I’ve written pieces for The Conversation about the psychology of taxation, as well as taking occasional commissions for other sources, perhaps most challengingly BBC Terrific Scientific on time perception (writing for kids is hard). I used to write a lot more for a general audience, with a regular column in student newspaper Varsity, and picking up minor accolades in the Daily Telegraph young science writer awards.
TV and Radio Production
I have worked as specialist researcher and scientific advisor on many BBC and independent TV programmes and series about the mind or brain. These include Robert Winston’s The Human Mind, How Art Made the World, Alternative Medicine: The Evidence, The Making of Me and three or four smaller productions. Sometimes I’ve done this remotely, freelance; others I’ve been employed directly by the production company and worked on site for several months. In these roles I’ve provided expert guidance, designed TV-friendly demonstrations of psychological phenomena, co-ordinated contributions from other scientists, checked the logic and accuracy of scripts, and more general researcher things from finding and arranging filming locations to lugging equipment around. Although I don’t do as much in this area as I did a few years ago, it has given me a clear understanding of TV and radio production, the ways in which TV stories are constructed, and the types of creative idea that make for engaging material.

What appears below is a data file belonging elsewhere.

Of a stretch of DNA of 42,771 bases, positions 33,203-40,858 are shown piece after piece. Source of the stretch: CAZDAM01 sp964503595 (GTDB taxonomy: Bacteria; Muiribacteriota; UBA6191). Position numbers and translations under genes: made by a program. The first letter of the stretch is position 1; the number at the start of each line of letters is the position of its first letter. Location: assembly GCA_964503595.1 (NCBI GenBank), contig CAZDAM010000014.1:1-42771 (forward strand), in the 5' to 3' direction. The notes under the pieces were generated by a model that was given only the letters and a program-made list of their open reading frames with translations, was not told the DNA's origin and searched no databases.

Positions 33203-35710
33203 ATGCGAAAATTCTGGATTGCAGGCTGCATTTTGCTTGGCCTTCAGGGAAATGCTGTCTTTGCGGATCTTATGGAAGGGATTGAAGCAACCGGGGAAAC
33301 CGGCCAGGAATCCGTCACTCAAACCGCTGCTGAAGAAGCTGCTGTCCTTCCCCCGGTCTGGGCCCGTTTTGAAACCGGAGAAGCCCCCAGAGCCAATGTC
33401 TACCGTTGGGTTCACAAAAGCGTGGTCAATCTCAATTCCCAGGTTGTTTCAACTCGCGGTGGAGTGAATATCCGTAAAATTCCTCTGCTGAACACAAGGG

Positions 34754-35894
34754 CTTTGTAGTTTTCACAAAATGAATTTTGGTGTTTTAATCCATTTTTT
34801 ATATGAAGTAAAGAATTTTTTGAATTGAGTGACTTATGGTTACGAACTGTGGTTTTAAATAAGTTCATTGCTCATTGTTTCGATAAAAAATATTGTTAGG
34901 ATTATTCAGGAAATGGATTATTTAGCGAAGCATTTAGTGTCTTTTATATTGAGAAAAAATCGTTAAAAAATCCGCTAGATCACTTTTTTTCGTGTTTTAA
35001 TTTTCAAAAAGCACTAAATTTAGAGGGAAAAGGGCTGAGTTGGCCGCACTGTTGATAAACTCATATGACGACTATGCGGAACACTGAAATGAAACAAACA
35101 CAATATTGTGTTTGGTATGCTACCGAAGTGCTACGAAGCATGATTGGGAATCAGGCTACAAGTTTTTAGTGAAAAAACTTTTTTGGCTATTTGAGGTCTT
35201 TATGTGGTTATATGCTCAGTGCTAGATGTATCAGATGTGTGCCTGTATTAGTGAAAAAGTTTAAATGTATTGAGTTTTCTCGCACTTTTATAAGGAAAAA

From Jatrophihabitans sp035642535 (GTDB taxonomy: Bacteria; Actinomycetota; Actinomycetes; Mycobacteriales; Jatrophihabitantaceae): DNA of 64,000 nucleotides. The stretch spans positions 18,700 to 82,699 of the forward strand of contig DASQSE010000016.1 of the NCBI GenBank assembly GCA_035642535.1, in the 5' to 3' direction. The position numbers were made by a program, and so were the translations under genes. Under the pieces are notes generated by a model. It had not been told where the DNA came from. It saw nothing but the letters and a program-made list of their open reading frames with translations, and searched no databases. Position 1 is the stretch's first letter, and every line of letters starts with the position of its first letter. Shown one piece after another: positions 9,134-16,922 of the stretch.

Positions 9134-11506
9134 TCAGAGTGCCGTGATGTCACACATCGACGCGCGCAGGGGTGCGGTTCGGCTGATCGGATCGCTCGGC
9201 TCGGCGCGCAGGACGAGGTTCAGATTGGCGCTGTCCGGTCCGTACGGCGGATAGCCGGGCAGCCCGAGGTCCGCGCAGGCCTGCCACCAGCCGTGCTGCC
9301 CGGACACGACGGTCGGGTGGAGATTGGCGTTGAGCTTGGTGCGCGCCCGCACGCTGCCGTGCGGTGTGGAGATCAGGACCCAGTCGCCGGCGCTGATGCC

I do much more as an unpaid contributor than a paid scientific advisor these days, and am happy to give interviews for print and broadcast media in areas where I have expertise. I have appeared on a range of prerecorded radio shows in recent years, including The Philosopher’s Arms (Radio 4), The Human Zoo (Radio 4), The Psychology of Money (Radio 4), Science in Action (World Service), All in the Mind (Radio 4), and have been interviewed live for many others, including Jake Yapp’s Sunday Breakfast (Talk Radio) and local radio stations in the UK and abroad.
In print and on the web I’ve been quoted in most of the major newspapers, either talking about my own research or commenting on a new finding or event. Recent examples include talking about cognitive ageing and gaming for Wired magazine; the demise of Adobe Flash for The Register as well as contibuting to publications from professional bodies such as the Association of Chartered Certified Accounts and Ipsos Mori.